Former Ireland Grand Slam winner Jack Kyle has died at the age of 88.
Kyle, who was voted Ireland’s greatest player of all time in a 2002 poll and won 46 caps, died peacefully in his sleep at his home in Bryansford in County Down on Thursday night surrounded by his family.
The fly-half was at pitchside at the Millennium Stadium in Cardiff when Ireland ended a 61-year wait for the Grand Slam in 2009.
The World Rugby Hall of Fame inductee also made six Test appearances for the the British and Irish Lions during the 1950 tour to New Zealand and Australia, featuring in 20 of the 29 matches played.
Brian O'Driscoll paid tribute to Kyle on Friday, calling him "a terrific player and a proper gentleman".
RIP Jack Kyle. A terrific player & a proper gentleman.— Brian O'Driscoll (@BrianODriscoll) November 28, 2014
Kyle’s talents on the rugby field were rivalled by his expertise in the operating theatre.
The gifted surgeon took up a position in Indonesia in 1962 before moving to Africa to spend the next three decades working in Zambia.
For a number of years, the man born John Wilson Kyle in Belfast on 10 January 1926 was the only surgeon at Nchanga South Hospital in Chingola, located in Zambia’s Copperbelt.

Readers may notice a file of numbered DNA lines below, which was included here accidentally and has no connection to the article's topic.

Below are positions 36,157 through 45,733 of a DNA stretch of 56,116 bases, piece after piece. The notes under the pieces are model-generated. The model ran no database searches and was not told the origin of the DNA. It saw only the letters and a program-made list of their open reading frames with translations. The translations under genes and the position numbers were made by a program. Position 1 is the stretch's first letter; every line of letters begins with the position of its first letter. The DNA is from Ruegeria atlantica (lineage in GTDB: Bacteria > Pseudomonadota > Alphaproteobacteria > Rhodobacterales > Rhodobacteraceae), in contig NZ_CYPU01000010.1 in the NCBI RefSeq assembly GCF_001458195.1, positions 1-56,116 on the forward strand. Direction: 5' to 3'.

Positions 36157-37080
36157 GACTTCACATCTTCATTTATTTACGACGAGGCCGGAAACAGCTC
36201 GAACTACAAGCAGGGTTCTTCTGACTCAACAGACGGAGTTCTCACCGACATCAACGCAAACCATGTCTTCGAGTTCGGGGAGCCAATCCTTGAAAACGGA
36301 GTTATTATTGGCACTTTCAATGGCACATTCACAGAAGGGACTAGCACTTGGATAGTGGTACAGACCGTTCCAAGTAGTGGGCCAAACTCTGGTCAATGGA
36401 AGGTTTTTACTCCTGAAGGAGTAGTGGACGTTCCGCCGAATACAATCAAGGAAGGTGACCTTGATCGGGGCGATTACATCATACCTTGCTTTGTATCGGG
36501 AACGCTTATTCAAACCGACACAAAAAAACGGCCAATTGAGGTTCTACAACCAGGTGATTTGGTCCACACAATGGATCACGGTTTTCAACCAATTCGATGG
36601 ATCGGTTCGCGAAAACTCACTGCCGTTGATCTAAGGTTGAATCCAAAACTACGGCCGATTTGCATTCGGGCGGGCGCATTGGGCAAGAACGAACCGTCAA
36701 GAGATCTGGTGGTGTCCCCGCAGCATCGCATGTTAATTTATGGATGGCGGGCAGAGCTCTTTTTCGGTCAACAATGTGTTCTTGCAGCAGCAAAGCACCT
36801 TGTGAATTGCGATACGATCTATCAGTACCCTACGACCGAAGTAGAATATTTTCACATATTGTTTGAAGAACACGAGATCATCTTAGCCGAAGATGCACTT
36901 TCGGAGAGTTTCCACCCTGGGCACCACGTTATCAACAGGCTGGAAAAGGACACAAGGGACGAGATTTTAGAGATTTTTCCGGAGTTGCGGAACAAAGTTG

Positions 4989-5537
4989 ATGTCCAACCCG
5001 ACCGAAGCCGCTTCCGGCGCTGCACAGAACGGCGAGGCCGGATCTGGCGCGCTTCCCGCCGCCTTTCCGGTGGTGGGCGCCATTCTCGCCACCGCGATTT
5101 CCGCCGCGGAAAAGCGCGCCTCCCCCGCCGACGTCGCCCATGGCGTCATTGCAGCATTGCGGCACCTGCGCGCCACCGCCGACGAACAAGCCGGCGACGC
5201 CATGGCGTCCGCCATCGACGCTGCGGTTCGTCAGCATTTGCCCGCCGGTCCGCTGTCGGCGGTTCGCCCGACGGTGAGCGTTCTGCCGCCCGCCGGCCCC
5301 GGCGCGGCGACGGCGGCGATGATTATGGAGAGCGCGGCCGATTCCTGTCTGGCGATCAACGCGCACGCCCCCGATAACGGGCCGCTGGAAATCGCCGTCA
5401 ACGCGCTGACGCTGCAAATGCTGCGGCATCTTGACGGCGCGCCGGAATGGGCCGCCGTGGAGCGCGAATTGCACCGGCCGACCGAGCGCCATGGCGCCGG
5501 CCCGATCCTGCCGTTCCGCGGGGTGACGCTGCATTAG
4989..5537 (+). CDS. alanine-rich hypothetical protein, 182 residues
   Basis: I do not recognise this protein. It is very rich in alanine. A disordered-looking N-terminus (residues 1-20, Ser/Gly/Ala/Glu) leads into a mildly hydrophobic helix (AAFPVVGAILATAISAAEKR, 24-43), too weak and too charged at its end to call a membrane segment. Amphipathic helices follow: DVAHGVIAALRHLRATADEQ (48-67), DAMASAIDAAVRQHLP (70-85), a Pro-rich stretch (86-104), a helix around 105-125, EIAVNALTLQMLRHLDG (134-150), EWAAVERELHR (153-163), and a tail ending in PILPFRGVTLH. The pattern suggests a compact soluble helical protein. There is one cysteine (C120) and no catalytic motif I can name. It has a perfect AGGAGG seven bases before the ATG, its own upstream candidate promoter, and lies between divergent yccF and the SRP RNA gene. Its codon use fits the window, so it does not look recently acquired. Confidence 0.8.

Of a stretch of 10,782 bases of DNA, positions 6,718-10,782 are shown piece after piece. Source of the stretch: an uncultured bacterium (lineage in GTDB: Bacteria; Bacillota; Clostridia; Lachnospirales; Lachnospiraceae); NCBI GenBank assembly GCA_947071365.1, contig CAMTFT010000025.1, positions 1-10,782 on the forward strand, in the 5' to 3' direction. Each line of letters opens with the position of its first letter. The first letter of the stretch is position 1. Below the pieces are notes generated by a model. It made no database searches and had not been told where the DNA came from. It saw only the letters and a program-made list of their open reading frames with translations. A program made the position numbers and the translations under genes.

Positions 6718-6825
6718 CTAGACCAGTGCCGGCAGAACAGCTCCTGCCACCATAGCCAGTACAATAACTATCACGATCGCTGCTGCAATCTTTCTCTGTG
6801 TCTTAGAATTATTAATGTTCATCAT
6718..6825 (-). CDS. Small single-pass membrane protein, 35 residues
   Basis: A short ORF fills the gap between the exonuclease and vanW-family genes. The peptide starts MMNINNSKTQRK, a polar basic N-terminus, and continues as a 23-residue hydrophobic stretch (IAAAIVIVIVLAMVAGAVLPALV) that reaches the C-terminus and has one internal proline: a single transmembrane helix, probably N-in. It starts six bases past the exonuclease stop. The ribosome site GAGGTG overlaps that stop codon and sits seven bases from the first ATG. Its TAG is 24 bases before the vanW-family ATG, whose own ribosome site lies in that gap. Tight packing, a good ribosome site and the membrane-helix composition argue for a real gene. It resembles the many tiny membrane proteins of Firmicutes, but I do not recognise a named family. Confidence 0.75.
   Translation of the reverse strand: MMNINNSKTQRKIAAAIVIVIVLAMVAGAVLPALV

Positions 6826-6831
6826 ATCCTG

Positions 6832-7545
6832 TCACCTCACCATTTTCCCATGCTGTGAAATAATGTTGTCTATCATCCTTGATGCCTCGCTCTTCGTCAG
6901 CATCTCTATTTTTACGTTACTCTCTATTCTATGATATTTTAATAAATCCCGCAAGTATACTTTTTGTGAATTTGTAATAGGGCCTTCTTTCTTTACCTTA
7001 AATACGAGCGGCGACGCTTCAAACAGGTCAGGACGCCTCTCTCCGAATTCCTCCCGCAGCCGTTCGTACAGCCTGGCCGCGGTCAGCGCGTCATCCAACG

Kyle spent his schooldays at Belfast Royal Academy and was an alumnus of Queen's University.
He first played for Ireland against a British Army XV during the Second World War and went on to score 24 points, including seven tries, in an international career that came to an end against Scotland in 1958.
Triple Crowns came Ireland’s and Kyle’s way in 1949 and 1951, while a mesmerising performance against France at Ravenhill in 1953 spurred one wag to pen The Scarlett Pimpernel-inspired tribute:
"They seek him here, they seek him there,
Those Frenchies seek him everywhere.
That paragon of pace and guile,
That damned elusive Jackie Kyle."